Last week, the UN passed a binding resolution calling for “an immediate, durable and fully respected ceasefire leading to the withdrawal of Israeli forces from Gaza.” Resolution 1860 also calls for “the unimpeded provisions and distribution throughout Gaza of humanitarian assistance, including of food, fuel and medical treatment” and “condemns all acts of violence and terror directed against civilians and all acts of terrorism.” In addressing the issue of arms trafficking into Palestinian territories, the resolution calls for “intensified international arrangements to prevent arms and ammunition smuggling
The resolution passed, with fourteen members voted in favor. The United States abstained.
But despite the binding resolution, both Israel and Hamas have continued their attacks. Nearly 25 rocket attacks were fired on Israel on one day alone, January 10. According to Israel, 13 Israelis have died, three of them civilian.
Meanwhile, Israel continues shelling Gaza, moving its land invasion deeper into Gaza. In air and land attacks that have been waged since December 27, over 900 Palestinians have been killed. The director of emergency services in Gaza, Dr Muawiya Hassanein, said half of the casualties were women and children. But Israel’s Foreign Minister Tzipi Livni promised more of the same from Israel: “Israel is a country that reacts vigorously when its citizens are fired up, which is a good thing,” she said. “That is something that Hamas now understands and that is how we are going to react in the future.”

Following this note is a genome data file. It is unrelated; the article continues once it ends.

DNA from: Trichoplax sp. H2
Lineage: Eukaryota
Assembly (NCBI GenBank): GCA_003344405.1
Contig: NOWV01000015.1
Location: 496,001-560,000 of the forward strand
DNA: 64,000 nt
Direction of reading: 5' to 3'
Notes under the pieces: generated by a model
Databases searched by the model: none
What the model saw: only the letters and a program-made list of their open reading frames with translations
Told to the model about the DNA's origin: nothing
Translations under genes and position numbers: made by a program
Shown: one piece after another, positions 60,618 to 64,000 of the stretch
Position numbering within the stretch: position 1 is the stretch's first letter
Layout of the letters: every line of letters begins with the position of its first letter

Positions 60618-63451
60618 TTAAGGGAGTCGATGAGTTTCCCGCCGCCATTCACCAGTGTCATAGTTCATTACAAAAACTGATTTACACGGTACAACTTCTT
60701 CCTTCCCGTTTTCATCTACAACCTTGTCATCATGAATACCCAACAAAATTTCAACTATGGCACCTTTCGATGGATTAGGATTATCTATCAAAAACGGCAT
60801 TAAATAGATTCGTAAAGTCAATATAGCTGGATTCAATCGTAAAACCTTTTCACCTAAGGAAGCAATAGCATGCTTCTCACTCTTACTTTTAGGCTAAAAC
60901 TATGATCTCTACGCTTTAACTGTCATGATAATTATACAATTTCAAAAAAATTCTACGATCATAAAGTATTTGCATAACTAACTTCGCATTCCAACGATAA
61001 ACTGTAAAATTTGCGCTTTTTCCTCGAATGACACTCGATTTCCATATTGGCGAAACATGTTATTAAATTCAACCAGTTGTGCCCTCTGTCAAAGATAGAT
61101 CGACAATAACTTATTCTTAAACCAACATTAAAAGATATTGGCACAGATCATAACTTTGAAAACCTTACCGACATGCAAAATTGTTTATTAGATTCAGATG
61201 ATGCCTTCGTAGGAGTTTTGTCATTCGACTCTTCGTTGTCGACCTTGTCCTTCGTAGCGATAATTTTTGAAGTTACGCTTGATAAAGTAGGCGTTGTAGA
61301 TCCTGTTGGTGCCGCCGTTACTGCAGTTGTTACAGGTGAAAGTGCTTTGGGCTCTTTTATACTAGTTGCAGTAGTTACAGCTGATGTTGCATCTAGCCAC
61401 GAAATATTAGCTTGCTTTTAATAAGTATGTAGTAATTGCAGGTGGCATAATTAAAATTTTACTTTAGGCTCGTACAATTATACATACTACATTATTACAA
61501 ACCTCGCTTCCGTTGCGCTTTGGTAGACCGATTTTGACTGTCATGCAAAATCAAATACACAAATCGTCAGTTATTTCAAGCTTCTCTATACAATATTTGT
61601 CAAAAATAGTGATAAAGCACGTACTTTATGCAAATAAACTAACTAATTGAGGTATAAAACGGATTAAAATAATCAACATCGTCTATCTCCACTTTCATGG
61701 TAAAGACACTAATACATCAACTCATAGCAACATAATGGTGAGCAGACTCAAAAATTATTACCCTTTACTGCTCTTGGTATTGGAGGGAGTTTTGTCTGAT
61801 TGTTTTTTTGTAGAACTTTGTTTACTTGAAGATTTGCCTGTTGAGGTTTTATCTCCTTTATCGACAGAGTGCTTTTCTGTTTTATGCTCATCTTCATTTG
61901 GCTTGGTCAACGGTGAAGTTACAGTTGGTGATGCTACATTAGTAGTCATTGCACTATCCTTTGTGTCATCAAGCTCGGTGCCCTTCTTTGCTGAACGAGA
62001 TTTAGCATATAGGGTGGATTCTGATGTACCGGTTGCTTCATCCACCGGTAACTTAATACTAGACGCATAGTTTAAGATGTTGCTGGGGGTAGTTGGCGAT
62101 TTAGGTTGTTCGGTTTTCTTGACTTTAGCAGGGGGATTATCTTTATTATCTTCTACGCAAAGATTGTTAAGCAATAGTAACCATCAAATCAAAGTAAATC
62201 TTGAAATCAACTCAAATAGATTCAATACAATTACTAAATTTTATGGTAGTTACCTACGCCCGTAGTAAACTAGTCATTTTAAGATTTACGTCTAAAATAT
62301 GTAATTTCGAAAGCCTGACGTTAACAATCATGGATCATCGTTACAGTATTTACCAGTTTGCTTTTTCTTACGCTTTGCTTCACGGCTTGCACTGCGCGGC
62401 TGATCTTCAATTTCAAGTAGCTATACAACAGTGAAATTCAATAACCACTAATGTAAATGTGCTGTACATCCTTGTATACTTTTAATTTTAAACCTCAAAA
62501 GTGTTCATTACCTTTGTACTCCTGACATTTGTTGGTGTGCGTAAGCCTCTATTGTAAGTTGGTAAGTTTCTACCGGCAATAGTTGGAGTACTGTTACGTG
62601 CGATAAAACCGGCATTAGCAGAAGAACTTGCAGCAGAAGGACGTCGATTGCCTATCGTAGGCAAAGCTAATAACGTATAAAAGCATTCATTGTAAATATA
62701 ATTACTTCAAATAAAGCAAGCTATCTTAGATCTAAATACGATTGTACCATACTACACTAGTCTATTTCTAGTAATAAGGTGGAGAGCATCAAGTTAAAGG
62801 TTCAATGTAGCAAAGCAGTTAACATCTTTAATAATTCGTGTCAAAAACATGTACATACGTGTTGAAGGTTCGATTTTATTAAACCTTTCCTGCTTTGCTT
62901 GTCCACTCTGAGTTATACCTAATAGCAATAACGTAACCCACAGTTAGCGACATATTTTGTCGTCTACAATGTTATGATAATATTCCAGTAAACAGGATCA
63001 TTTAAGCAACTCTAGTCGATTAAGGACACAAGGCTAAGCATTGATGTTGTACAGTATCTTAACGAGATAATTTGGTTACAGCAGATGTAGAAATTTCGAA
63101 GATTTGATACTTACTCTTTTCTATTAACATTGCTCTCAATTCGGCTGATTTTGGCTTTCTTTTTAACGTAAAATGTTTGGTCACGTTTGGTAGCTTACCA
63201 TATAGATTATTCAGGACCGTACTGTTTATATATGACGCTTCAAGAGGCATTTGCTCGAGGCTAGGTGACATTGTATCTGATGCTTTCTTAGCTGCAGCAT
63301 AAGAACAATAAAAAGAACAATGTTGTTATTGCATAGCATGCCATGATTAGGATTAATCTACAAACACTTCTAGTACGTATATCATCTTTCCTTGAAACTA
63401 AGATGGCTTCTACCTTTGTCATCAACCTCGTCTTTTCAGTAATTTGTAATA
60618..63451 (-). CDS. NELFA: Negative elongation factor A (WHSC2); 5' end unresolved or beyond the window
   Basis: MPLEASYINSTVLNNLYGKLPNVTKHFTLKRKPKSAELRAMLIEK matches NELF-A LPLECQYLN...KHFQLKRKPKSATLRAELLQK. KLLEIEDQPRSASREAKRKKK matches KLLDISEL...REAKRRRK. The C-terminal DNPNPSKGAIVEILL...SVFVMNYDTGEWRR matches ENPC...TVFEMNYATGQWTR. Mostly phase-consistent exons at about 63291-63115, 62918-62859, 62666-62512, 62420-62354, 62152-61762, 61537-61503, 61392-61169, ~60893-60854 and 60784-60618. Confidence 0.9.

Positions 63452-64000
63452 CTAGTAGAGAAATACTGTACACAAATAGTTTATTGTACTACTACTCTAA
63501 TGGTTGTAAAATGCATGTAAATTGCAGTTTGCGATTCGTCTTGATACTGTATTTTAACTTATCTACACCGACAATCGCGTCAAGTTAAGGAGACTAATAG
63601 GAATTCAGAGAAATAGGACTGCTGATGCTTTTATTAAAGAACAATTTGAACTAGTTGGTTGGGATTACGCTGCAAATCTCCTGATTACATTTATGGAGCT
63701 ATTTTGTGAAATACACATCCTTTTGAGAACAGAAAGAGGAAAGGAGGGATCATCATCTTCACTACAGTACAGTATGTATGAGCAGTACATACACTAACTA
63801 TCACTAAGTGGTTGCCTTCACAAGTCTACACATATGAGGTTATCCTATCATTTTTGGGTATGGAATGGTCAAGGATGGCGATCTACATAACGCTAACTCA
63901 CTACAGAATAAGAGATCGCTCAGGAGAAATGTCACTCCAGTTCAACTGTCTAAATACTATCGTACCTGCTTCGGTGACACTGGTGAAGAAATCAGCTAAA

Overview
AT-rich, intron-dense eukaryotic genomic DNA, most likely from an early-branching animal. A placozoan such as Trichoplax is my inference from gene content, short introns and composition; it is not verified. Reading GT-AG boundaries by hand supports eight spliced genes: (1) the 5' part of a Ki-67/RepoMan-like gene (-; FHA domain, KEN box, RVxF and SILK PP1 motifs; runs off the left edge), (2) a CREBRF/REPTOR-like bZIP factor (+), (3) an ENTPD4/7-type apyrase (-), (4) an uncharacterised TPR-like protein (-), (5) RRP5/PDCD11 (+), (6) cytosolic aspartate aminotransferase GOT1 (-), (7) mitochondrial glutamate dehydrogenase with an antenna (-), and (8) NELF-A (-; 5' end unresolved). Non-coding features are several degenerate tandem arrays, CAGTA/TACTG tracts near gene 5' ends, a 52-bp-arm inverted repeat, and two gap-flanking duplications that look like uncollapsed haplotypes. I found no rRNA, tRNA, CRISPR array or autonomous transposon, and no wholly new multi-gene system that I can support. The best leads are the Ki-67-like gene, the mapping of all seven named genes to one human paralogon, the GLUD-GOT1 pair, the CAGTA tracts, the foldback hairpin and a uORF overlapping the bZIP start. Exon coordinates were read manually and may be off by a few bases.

But with mounting evidence that Israel deliberately attacked civilians, prevented civilians from fleeing areas of conflict, and prevented wounded from seeking medical attention, Amnesty International is concerned that the UN resolution did not go far enough. In a statement released today, Amnesty said, “the resolution failed to state that parties must stop violations of international humanitarian and human rights law, nor does the resolution address the mounting evidence of war crimes and other serious abuses of international law, or provide for an investigation and for those responsible to be held to account.”
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